On top of all that, Crypto.com, a major crypto exchange based in Singapore, announced  an exit from the US market, citing the reason being the current instability of the crypto space in the US. The company, however will keep its sponsorship deal of the grand arena  in Los Angeles, California, formerly known as Staples Center. 

US Crypto Exodus

The term originally coined by Brad Garlinghouse, CEO of Ripple, a crypto exchange that is also at a clash with the SEC, highlights the trend of crypto companies potentially exiting the US market in droves. Garlinghouse is currently dealing with a complaint issued by the SEC that claims Ripple is illegally trading in XRP, a crypto token, illegally, citing that XRP is a registered security, while Ripple is not authorized to do so. 

The above examples encapsulate the whole issue in the US crypto market into one word, regulations. The US government, namely the SEC, has struggled to define its understanding of cryptocurrencies, inconsistent in its decision on whether it considers crypto assets as securities or commodities. This indecision has caused constant clashes between the SEC and crypto companies and the seemingly indefinite delay in setting clear regulations that protect both crypto exchanges and customers.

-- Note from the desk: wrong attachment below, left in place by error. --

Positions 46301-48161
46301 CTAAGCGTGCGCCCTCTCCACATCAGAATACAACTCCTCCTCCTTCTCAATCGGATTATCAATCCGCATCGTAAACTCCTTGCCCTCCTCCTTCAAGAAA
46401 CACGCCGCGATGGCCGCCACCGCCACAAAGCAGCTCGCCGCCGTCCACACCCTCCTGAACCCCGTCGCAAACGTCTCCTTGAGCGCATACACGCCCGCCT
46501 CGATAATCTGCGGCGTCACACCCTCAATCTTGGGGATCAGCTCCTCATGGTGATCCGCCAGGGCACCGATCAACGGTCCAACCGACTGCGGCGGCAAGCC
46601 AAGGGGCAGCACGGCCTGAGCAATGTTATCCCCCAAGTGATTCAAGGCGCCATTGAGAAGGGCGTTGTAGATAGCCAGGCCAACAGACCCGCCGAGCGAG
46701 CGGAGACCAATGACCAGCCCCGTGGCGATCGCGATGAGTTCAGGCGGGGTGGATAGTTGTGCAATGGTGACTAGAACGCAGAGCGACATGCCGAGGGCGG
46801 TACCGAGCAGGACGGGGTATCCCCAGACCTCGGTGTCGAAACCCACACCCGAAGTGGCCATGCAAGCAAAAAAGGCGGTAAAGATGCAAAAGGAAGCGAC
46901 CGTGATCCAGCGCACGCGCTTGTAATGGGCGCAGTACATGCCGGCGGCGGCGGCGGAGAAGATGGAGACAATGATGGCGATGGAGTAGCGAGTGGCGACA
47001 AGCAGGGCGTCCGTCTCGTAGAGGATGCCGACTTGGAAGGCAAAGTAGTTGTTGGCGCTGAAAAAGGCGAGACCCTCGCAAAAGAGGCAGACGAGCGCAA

For that reason, Garlinghouse predicts  that major crypto-related companies, such as Binance, Coinbase, Crypto.com, Andreessen Horowitz, and Ripple are on a set course to exit the US market altogether, claiming that other countries, such as Singapore, Hong Kong, the UK, and others in Europe are far ahead when it comes to setting clear regulations and guidelines that help businesses thrive in the crypto space.